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United States Court of Appeals,Eighth Circuit.

Chris SCHAFFHAUSER, Plaintiff–Appellant v. UNITED PARCEL SERVICE, INC., Defendant–Appellee.

No. 14–1279.

    Decided: July 23, 2015

Before GRUENDER, MELLOY, and BENTON, Circuit Judges.James Henry Penick, III, Alicia Austin Smith, Little Rock, AR, for Plaintiff–Appellant. Marcus M. Crider, Maralee Martha Downey, Nashville, TN, for Defendant–Appellee.

Christopher L. Schaffhauser challenges his demotion from manager to supervisor at United Parcel Services (UPS). Schaffhauser, a white male, alleges race discrimination under 42 U.S.C. § 1981; Title VII, 42 U.S.C. § 2000e et seq.; and the Arkansas Civil Rights Act, Ark.Code Ann. § 16–123–101 et seq. (ACRA). He also asserts failure to accommodate his medical condition under the ACRA and the ADA, 42 U.S.C. § 12101 et seq. The district court1 granted summary judgment to UPS. Having jurisdiction under 28 U.S.C. § 1291, this court affirms.

Initially hired in 1987, Schaffhauser worked as a Plant Engineering Manager from January 1, 2007 to March 8, 2012. He received training on UPS's anti-harassment, anti-discrimination, and ADA policies. According to UPS's Professional Conduct and Anti–Harassment Policy:

The Company prohibits unprofessional and discourteous actions, even if those actions do not constitute unlawful harassment.

Accordingly, derogatory or other inappropriate remarks, slurs, threats or jokes will not be tolerated.

Each employee must exercise his or her own good judgement [sic] to avoid engaging in conduct that may be perceived by others as harassment.

In February 2012, Schaffhauser was at work chatting with Neal L. Sharkey (an African–American manager), Quentin Goodwin (an African–American supervisor), and Harold A. Williams (an African–American supervisor). According to Schaffhauser, Goodwin said, “I wish Rodney Barefield would take a swing at me and I would knock that motherf* *r out.” Schaffhauser commented, “If he ever hit me, I would hit him back so hard it'd knock the black off him.” He admits making the comment, that it could be racist, and that it was a mistake, but claims he was just joking and did not intend it to be racist.

In his report to the human resources director, Schaffhauser claimed that his medical condition was a “contributing factor in [his] poor choice of words.” He asked that UPS consider his disability, give him “a vote of confidence,” and keep him “in my current position.” The human resources director demoted Schaffhauser from manager to supervisor.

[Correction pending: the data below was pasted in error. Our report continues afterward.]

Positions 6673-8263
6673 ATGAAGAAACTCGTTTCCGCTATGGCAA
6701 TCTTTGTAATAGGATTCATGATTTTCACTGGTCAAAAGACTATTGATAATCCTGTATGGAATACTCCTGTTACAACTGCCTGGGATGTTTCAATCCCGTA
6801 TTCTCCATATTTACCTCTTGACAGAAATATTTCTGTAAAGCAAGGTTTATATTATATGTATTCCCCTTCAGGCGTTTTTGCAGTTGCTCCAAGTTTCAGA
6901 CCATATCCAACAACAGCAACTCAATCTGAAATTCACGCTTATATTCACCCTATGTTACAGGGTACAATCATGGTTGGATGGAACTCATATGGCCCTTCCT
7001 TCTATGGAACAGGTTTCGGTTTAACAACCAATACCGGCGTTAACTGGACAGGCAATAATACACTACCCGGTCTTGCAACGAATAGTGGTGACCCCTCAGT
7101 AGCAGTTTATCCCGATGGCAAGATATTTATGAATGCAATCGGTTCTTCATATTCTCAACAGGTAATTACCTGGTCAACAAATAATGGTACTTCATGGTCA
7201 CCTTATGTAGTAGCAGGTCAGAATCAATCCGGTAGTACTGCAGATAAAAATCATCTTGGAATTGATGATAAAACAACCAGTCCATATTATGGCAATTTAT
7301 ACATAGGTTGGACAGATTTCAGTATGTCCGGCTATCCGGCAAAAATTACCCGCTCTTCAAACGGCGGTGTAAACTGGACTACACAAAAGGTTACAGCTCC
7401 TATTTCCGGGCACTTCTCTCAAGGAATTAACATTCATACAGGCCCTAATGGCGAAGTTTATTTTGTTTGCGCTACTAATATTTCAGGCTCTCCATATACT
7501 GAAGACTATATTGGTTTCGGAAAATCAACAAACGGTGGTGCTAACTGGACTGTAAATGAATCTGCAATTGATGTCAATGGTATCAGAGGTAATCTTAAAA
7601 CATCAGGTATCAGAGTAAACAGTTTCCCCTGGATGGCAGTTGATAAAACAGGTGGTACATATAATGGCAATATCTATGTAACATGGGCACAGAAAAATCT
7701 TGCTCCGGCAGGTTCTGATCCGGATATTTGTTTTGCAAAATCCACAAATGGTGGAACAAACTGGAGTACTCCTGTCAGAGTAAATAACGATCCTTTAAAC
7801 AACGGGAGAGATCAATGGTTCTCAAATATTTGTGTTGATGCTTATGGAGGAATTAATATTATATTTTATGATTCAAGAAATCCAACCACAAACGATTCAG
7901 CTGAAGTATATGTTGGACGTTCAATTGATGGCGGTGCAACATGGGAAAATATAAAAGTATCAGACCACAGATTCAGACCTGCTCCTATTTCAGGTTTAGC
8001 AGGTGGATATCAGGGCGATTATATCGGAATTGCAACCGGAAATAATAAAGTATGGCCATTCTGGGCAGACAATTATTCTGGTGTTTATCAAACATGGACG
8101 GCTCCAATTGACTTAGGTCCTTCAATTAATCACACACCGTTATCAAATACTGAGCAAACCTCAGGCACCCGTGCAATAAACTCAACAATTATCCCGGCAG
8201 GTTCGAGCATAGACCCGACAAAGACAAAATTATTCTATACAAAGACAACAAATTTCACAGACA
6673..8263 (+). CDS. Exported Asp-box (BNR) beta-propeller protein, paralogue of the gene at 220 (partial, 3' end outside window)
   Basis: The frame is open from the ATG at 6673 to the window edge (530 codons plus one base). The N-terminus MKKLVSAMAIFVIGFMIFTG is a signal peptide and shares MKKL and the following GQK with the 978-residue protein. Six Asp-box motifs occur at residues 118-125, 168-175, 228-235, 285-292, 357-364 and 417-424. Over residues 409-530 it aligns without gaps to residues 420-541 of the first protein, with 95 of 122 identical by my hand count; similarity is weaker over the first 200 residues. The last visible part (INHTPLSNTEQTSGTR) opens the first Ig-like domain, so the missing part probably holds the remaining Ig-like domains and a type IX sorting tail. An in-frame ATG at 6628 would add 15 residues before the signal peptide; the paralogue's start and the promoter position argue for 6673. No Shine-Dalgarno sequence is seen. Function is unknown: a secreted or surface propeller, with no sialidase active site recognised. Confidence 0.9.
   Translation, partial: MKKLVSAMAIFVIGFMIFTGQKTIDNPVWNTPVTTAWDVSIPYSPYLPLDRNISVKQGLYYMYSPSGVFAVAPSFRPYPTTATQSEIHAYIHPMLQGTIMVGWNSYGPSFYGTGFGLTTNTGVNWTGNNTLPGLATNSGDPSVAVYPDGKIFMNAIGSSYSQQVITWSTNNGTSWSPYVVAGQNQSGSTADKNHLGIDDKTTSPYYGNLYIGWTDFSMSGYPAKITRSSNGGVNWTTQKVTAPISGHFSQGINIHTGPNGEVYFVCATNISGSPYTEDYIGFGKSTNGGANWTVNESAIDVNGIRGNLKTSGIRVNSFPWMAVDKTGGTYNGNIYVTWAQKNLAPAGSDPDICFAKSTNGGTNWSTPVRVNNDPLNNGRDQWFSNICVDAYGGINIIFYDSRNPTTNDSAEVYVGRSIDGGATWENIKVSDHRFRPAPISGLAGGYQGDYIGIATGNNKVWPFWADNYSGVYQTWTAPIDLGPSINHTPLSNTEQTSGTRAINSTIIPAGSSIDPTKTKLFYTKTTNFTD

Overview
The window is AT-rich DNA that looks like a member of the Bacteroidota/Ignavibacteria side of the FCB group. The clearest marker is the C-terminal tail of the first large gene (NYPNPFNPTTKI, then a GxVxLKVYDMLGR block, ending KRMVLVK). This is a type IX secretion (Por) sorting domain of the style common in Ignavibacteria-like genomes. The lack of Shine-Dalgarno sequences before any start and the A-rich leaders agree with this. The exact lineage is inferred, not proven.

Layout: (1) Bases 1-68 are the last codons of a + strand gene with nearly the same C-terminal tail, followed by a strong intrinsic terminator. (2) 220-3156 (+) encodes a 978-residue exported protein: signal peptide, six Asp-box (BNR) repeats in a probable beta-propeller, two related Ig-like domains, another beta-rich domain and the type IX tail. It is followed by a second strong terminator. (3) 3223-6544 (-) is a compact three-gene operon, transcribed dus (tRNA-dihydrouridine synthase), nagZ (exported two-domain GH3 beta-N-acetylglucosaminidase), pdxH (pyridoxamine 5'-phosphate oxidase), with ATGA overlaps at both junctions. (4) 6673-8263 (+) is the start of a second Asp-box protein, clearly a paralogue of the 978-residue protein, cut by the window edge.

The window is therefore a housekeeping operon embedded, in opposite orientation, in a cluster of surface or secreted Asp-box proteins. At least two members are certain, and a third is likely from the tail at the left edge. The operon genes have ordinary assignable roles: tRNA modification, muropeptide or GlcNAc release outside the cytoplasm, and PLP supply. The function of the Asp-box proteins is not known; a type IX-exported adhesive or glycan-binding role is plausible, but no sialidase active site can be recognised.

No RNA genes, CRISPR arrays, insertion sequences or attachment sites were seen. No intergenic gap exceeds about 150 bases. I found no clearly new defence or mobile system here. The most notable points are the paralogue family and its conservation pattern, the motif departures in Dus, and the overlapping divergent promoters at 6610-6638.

Schaffhauser sued UPS, alleging reverse race discrimination and failure to accommodate a disability. The district court granted summary judgment to UPS.

The “court reviews de novo a grant of summary judgment.” Torgerson v. City of Rochester, 643 F.3d 1031, 1042 (8th Cir.2011) (en banc). Summary judgment is appropriate “if the movant shows that there is no genuine dispute as to any material fact and the movant is entitled to judgment as a matter of law.” Fed.R.Civ.P. 56(a). If the movant does so, the nonmoving party “must do more than simply show that there is some metaphysical doubt as to the material facts,” pointing to “specific facts showing that there is a genuine issue for trial.” Torgerson, 643 F.3d at 1042. If the record could not lead a rational trier of fact to find for the nonmoving party, there is no genuine issue for trial. Id.


Schaffhauser alleges race discrimination under Title VII, 42 U.S.C. § 1981, and the ACRA. Title VII prohibits an employer from discriminating against any individual “because of such individual's race.” 42 U.S.C. § 2000e–2(a)(1). Race discrimination claims under all three statutes are evaluated identically. See Davis v. KARK–TV, Inc., 421 F.3d 699, 703 (8th Cir.2005).

A plaintiff may defeat summary judgment by either offering direct evidence or creating an inference of unlawful discrimination. Torgerson, 643 F.3d at 1044, applying McDonnell Douglas Corp. v. Green, 411 U.S. 792, 93 S.Ct. 1817, 36 L.Ed.2d 668 (1973).


Direct evidence is “evidence showing a specific link between the alleged discriminatory animus and the challenged decision, sufficient to support a finding by a reasonable fact finder that an illegitimate criterion actually motivated the adverse employment action.” Id. “[S]tray remarks in the workplace, statements by nondecisionmakers, or statements by decisionmakers unrelated to the decisional process” are not direct evidence. Twymon v. Wells Fargo & Co., 462 F.3d 925, 933 (8th Cir.2006).